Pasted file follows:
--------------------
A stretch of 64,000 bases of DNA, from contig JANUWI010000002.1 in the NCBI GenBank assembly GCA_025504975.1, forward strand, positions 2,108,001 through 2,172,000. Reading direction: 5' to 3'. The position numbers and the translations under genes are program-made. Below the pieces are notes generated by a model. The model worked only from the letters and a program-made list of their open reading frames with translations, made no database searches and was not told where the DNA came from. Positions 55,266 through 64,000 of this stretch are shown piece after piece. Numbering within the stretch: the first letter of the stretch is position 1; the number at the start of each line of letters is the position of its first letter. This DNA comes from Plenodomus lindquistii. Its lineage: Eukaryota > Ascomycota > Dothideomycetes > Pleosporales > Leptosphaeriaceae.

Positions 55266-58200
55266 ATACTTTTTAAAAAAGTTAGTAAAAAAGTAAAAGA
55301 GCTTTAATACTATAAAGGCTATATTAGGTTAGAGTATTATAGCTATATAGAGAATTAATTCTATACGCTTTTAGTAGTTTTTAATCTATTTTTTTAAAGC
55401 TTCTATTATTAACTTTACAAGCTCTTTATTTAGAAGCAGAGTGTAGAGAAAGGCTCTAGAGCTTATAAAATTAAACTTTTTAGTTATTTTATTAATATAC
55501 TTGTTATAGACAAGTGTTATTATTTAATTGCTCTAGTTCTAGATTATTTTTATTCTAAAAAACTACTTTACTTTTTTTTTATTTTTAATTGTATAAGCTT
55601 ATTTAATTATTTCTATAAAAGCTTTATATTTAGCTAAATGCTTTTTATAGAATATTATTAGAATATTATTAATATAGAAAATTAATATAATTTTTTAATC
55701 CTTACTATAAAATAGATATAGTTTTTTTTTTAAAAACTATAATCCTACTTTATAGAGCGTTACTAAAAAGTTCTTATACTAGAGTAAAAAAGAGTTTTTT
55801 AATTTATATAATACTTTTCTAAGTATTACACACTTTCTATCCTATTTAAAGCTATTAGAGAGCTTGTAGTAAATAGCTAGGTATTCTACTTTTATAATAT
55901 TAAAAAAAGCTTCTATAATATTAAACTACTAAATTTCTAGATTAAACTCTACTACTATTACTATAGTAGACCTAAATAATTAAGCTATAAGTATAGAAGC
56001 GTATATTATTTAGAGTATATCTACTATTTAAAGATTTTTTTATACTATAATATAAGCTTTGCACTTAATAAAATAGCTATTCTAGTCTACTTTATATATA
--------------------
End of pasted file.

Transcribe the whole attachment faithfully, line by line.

A stretch of 64,000 bases of DNA, from contig JANUWI010000002.1 in the NCBI GenBank assembly GCA_025504975.1, forward strand, positions 2,108,001 through 2,172,000. Reading direction: 5' to 3'. The position numbers and the translations under genes are program-made. Below the pieces are notes generated by a model. The model worked only from the letters and a program-made list of their open reading frames with translations, made no database searches and was not told where the DNA came from. Positions 55,266 through 64,000 of this stretch are shown piece after piece. Numbering within the stretch: the first letter of the stretch is position 1; the number at the start of each line of letters is the position of its first letter. This DNA comes from Plenodomus lindquistii. Its lineage: Eukaryota > Ascomycota > Dothideomycetes > Pleosporales > Leptosphaeriaceae.

Positions 55266-58200
55266 ATACTTTTTAAAAAAGTTAGTAAAAAAGTAAAAGA
55301 GCTTTAATACTATAAAGGCTATATTAGGTTAGAGTATTATAGCTATATAGAGAATTAATTCTATACGCTTTTAGTAGTTTTTAATCTATTTTTTTAAAGC
55401 TTCTATTATTAACTTTACAAGCTCTTTATTTAGAAGCAGAGTGTAGAGAAAGGCTCTAGAGCTTATAAAATTAAACTTTTTAGTTATTTTATTAATATAC
55501 TTGTTATAGACAAGTGTTATTATTTAATTGCTCTAGTTCTAGATTATTTTTATTCTAAAAAACTACTTTACTTTTTTTTTATTTTTAATTGTATAAGCTT
55601 ATTTAATTATTTCTATAAAAGCTTTATATTTAGCTAAATGCTTTTTATAGAATATTATTAGAATATTATTAATATAGAAAATTAATATAATTTTTTAATC
55701 CTTACTATAAAATAGATATAGTTTTTTTTTTAAAAACTATAATCCTACTTTATAGAGCGTTACTAAAAAGTTCTTATACTAGAGTAAAAAAGAGTTTTTT
55801 AATTTATATAATACTTTTCTAAGTATTACACACTTTCTATCCTATTTAAAGCTATTAGAGAGCTTGTAGTAAATAGCTAGGTATTCTACTTTTATAATAT
55901 TAAAAAAAGCTTCTATAATATTAAACTACTAAATTTCTAGATTAAACTCTACTACTATTACTATAGTAGACCTAAATAATTAAGCTATAAGTATAGAAGC
56001 GTATATTATTTAGAGTATATCTACTATTTAAAGATTTTTTTATACTATAATATAAGCTTTGCACTTAATAAAATAGCTATTCTAGTCTACTTTATATATA